Third lesson. We came to believe that the major Central banks could always solve our problems.That even if we did have a bubble, even if we had a banking problem that Alan Greenspan could always solve the problem by cutting down interest rates, printing more money, that Jean Claude Triche could do the same thing, that the central bankers were always able to repair whatever damage might have been done. That turned out to be wrong for reasons that our grandparents would have understood quite well, namely central banks have a powerful influence on interest rates. They can push interest rates down. But they cannot push them below zero. Try to push interest rates below zero and people will just hang on to cash, and zero is the lower bound and sometimes zero is not low enough. A long time before this did actually happen. But it happened again. In the 1930s the Federal Reserve could not end the Great Depression because interest rates were zero. There was nothing more the Fed could do. Then we went to loan time. People forgot about the problem. Technically the problem is a liquidity trap. People forgot that there was a limit on policy. It happened again in Japan in the 1990s but not enough people paid attention. And now it has happened all around the world. All of the major world economies are now, more or less at zero interest rates. No abilities of the central banks to cut interest rates any further and that is a really serious constraint. In the United States we sometimes talk about something called the Taylor's Rule, which is a rule of thumb for setting interest rates. It reflects inflation and unemployment basically. If inflation is high, interest rates should be high too to control inflation. If unemployment is high, interest rates should be low to try to fight unemployment. Historically that fits what the Federal Reserve does in the United States pretty well. Right now, the Taylor's rule says that the interest rate should be minus 5%. But what can you do?. so, right now interest rates in the United States are five points too high, five hundred basis points too high and we cannot do anything. And that is not because the Fed is stupid, it is because it ran out of room. And therefore we are unable to have an effective monetary policy to fight the crisis and this is at the core of what is going on. It is not only that we are at a world recession, it is that we are at a world recession and we have run out of the ammunition to fight it. We no longer have a list of conventional tools for fighting the recession. What we do have are government budgets and over the years with many problems of government finance, with persistent problems of deficits, we were tempted to say that deficits are always a bad thing. And the truth is that most of the time, deficits are bad things, but they are not always.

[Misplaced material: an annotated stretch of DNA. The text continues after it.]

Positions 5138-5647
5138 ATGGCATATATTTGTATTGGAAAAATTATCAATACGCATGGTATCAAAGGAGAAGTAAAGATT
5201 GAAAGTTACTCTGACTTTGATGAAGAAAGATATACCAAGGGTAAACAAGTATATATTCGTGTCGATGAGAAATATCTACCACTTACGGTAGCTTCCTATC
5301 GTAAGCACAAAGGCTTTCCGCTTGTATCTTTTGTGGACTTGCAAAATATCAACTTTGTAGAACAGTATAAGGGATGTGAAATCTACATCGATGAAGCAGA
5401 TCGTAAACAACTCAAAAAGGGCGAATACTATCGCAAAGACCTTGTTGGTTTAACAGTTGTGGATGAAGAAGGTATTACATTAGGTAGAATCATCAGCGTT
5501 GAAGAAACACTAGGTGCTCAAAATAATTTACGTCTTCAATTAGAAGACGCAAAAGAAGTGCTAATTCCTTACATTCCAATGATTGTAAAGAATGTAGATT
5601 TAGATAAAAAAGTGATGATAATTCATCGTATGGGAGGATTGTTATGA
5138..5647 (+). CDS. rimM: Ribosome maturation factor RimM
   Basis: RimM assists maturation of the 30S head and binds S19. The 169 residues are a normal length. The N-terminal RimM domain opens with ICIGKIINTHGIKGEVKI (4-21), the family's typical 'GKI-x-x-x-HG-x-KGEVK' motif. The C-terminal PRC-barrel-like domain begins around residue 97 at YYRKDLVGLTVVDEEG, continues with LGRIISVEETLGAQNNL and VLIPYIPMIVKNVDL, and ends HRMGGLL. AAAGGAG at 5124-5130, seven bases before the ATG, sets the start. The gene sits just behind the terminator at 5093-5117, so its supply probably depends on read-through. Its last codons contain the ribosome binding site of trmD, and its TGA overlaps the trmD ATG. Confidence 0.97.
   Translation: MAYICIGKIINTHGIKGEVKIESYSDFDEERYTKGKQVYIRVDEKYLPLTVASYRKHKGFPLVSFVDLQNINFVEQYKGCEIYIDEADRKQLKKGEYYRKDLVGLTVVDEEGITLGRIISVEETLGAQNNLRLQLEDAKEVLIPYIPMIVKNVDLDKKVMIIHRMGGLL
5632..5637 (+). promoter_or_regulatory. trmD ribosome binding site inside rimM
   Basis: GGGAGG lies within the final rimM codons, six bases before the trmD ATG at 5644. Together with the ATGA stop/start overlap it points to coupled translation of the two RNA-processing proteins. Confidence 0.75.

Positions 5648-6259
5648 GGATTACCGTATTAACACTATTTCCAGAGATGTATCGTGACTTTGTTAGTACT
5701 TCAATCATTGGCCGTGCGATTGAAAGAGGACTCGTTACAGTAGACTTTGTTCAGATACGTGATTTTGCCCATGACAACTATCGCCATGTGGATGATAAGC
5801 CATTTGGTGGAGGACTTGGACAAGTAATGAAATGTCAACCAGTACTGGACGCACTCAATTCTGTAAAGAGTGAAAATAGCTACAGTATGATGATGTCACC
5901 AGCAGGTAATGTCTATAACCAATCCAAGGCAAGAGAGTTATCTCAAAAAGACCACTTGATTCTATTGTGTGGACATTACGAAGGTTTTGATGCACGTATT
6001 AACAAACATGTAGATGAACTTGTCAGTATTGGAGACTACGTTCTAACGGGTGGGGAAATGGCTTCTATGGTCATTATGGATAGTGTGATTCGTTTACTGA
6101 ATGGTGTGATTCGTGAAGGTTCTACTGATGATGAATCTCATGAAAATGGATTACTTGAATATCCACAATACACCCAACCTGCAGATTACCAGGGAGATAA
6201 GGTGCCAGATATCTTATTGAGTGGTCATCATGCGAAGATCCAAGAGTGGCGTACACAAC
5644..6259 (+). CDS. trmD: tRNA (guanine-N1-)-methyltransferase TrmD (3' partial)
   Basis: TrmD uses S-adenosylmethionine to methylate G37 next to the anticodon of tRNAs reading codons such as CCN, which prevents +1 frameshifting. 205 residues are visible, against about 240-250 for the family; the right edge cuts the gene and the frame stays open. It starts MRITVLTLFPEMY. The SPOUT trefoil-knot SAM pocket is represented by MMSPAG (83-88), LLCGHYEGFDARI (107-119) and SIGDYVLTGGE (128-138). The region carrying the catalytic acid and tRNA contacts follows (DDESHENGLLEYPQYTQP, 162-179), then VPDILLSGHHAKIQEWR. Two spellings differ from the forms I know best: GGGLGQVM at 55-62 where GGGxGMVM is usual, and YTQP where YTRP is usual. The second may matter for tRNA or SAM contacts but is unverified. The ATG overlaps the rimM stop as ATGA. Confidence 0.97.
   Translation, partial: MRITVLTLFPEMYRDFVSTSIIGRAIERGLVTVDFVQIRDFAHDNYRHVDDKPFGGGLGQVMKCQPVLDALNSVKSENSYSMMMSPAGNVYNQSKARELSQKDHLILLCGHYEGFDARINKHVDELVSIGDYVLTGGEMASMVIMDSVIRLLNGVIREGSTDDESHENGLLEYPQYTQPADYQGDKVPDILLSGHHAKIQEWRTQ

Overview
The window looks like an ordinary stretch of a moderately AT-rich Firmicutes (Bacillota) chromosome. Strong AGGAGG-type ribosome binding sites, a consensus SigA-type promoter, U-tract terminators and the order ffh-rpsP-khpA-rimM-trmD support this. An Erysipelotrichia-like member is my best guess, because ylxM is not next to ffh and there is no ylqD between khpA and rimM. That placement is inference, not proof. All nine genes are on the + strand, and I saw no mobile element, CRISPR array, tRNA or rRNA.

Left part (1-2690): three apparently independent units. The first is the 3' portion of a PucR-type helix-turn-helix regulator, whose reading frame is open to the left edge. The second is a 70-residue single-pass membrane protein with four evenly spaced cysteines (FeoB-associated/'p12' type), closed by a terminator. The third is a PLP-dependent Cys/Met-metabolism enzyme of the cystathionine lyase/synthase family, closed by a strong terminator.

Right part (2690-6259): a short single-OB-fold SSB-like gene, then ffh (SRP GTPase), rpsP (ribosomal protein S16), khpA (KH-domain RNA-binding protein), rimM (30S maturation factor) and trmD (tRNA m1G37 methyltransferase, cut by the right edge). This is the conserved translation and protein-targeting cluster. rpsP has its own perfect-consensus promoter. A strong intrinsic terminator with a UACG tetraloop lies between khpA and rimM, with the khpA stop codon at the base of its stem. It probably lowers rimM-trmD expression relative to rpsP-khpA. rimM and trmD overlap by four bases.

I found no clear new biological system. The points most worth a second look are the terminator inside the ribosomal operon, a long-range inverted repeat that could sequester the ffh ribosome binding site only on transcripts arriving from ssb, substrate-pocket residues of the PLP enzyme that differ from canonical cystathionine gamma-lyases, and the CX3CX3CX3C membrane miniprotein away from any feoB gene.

And so, my fourth lesson right here is that in a crisis like this one, it is actually a good thing to run deficits. Households, people are not buying houses, so they are not borrowing. People are paying down their credit card debts. Businesses have slashed investment and have stopped borrowing. The private sector has actually become a net lender in the United States after many years of borrowing. If that were the only thing happening we would now be in the second Great Depression, because that is a cut back in spending. The trouble is that if everyone tries to cut back in spending at the same time, well, my spending is your income and vice versa. So if everyone tries to cut spending at the same time you have a very severe depression. Basically if people's income falls until people cannot cut their spending anymore. Fortunately, we have governments that have been able, for the most part, to maintain spending, have been able to supply basic services and their revenue has dropped because of the slump. But because the government has been there, the governments are sources of stable demands; they act as stabilizers for the economy. There have been some deliberate action as well, but the most important function has been simply that the governments are there as a stabilizing factor. If you want to ask why are we not heading to a full grade depression. Well in 1929, the federal government was 3% of GDP, and furthermore it tried to balance its budget in the face of the slump. Today the federal government is around 20% of GDP and it did not try to balance its budget and that extra stability has been a crucial support with the same thing happening all around the advanced world.That is the automatic role of government. What about a more deliberate efforts to stimulate?.The concept here comes from John Maynard Keynes and Keynes in economics is experiencing a great revival now. Many people who sort of not paid attention to him, who thought he was wrong are saying: well he told what to do to avoid a depression and that now seems very relevant.